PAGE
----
One of the favorite movies for my daughter when she was little was the Shirley Temple films. She would watch them over and over. She has always loved classic movies and it was something her and her grandmother shared since it was my mother who got her into watching those movies.
My mother remembered going to the movies as a little girl and watching them and even had a Shirley Temple doll that she loved.
In a lot of those movies Shirley played opposite a little girl who was either her rival or her friend.
That actress was Marcia Mae Jones, a rider in the Final Taxi at age 83.
Marcia will be remembered for many movies and TV roles but the one that I will not forget is when she played the crippled girl Clara Sesemann in 1937’s Heidi. In it Shirley Temple is Heidi and is sent to be Clara’s companion in Frankfurt but misses her grandpa in the mountains. I am surprised what a good actor this little girl was especially in the scene where she is struggling to walk while getting out of the wheelchair and leaning on Shirley.
Another film that shows the kind of child actress Marcia was is These Three (1936) and based on Lillian Hellman’s play The Children’s Hour. It is a drama set in an all-girls boarding school run by two women, and an angry student runs away from the school and to avoid being sent back she tells her grandmother that the two headmistresses are having a lesbian affair. The accusation proceeds to destroy the women’s careers, relationships and lives. In this version the lesbian affair is changed to the women having an affair with the same man. Marcia plays Rosalie, a girl who is bullied and threatens by the angry student. to such an extent that cinema goers were horrified at the intensity of the cruel treatment, and Marcia’s pitiful face was etched on their hearts.
Marcia Mae Jones started acting in films at age 2 and she was proud of the fact that she was a founding member of the Screen Actors Guild at age 6. Although she never achieved the stardom of Shirley Temple and Mickey Rooney, Jones played important roles in such films as “The Garden of Allah,” “The Adventures of Tom Sawyer” and “The Champ.”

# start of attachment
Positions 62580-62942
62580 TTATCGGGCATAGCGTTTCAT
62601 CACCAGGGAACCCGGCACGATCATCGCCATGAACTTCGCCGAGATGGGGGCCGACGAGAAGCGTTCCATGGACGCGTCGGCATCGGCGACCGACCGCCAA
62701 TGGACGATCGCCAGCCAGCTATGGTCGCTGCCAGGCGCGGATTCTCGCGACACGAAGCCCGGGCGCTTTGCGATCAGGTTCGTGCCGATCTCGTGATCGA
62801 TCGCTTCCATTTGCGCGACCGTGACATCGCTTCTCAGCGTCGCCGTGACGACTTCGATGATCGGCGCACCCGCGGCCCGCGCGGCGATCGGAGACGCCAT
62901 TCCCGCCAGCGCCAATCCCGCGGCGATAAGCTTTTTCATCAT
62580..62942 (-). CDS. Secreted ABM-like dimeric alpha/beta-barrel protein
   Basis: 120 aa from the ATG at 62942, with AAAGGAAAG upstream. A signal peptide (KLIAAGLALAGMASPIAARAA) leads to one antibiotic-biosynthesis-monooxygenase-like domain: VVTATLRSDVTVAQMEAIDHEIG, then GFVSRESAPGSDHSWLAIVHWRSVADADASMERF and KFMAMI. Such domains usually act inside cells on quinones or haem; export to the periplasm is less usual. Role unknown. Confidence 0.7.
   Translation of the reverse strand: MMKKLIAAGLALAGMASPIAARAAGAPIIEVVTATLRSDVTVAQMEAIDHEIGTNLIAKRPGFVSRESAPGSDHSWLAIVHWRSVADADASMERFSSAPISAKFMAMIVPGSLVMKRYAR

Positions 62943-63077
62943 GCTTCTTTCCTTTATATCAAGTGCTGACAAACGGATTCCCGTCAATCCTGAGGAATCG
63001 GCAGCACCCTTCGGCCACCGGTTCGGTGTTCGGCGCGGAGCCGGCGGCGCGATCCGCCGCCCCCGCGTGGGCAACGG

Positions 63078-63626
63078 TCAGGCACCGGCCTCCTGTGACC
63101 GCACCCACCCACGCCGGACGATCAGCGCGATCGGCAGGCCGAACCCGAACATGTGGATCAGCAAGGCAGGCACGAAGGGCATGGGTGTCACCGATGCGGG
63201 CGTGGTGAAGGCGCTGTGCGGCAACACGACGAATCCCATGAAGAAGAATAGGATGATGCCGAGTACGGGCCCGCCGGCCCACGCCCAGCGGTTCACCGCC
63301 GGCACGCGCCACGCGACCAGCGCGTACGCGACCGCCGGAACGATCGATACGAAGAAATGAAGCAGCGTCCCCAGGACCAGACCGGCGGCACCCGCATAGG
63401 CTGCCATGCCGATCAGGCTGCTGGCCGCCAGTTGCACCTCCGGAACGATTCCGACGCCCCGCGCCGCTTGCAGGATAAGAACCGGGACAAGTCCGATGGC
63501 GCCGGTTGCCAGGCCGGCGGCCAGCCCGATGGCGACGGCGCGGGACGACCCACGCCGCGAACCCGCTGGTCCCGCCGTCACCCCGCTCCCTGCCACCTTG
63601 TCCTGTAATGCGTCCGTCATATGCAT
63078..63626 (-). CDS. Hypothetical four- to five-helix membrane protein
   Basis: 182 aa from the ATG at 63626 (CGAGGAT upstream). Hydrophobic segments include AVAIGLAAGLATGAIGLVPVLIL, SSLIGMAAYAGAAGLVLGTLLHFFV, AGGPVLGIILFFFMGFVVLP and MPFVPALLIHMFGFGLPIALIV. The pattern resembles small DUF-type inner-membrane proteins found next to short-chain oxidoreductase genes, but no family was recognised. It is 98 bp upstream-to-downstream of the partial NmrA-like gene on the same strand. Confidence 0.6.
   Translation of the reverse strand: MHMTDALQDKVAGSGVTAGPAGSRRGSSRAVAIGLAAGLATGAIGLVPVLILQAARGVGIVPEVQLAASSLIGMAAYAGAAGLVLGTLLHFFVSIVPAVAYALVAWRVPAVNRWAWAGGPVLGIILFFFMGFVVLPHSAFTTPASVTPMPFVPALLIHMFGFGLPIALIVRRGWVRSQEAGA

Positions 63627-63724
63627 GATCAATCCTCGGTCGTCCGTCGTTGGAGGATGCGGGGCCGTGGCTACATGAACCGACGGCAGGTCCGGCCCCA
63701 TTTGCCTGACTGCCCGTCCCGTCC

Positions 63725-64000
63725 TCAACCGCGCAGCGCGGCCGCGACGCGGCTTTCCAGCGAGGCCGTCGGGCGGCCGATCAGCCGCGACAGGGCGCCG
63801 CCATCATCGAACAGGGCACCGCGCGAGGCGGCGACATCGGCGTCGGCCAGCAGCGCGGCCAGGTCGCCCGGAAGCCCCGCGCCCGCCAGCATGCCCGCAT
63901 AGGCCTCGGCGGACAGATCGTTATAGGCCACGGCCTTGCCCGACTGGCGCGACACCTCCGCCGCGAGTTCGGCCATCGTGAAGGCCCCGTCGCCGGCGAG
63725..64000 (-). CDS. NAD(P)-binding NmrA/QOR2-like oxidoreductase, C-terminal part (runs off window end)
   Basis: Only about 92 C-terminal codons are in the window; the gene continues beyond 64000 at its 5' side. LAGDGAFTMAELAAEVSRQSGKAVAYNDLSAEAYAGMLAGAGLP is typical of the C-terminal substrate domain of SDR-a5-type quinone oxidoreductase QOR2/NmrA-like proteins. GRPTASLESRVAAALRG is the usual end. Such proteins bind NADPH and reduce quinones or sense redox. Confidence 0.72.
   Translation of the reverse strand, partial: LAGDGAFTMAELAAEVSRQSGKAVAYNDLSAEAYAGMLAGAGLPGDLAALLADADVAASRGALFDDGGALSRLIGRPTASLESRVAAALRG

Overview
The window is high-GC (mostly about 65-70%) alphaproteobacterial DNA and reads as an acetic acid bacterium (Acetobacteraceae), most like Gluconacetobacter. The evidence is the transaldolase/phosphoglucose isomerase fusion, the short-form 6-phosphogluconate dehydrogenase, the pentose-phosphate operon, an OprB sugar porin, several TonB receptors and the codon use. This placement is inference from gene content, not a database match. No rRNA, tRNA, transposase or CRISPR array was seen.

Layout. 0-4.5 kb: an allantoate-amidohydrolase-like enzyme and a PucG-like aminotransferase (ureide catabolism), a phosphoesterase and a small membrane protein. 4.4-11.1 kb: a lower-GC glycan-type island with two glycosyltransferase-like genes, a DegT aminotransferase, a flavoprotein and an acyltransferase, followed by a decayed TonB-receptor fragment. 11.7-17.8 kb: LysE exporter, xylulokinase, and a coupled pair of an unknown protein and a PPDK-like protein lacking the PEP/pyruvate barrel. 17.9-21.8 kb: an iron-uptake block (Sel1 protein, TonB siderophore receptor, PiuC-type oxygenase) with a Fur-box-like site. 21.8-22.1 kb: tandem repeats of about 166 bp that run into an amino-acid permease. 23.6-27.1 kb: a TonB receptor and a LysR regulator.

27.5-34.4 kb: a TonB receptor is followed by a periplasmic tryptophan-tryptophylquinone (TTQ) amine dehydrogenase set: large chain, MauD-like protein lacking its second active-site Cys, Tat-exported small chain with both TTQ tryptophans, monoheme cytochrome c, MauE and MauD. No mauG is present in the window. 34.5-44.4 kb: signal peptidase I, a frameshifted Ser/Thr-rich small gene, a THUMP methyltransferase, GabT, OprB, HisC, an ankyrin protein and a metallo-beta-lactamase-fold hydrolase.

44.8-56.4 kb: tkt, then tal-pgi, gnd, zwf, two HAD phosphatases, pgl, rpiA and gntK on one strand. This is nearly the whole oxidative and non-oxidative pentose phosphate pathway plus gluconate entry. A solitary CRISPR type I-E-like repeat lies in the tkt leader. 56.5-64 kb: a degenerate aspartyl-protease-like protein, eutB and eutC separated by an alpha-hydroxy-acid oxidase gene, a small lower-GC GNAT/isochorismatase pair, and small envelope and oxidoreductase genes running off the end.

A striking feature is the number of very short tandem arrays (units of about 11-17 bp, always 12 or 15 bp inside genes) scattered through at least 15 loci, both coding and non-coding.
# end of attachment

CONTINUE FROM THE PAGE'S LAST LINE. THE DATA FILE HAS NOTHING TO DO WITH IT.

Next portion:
In an interview Jones remembers ‘The Little Princess’ (1939) with Shirley again. “They made a double of the outfits we wore so that if the scene wasn’t right we could change into the spare set quickly. Shirley has to throw ashes over me. I play a mean girl. The ashes were made out of corn flakes and flour. Horrible stuff. Shirley dumped the ashes on me, and then she went out the door and then when the director, Walter Lang, said, ‘Cut,’ she came back in and looked at me and went over to him and said, ‘Can we do that again?’ I wanted to kill her and run, but that’s with a child’s eye view. I was a mean girl in that film, and I didn’t like it at all, having played the nice girl in Heidi. I felt as if I were on the outside looking in. But Shirley’s mother did request me for The Little Princess despite me receiving as much fan mail as Shirley for Heidi.”
Jones played teenage roles in such films as “Let’s Go Collegiate” and “Secrets of a Co-Ed.” As a grown-up, she acted in television sitcoms and in Westerns such as “Wild Bill Hickock ,” “The Cisco Kid” and “The Life of Riley” and many of the Buster Keaton series. She did Peyton Place, Burns and Allen, The Joan Davis Show, and wound up on General Hospital. She did Mr.Ed, My Three Sons, Gomer Pyle and the short-lived Saturday morning show about Captain Marvel, Shazam!
Marcia Mae Jones had an acting career spanning 47 years and her last major film appearance was in 1973’s “The Way We Were.”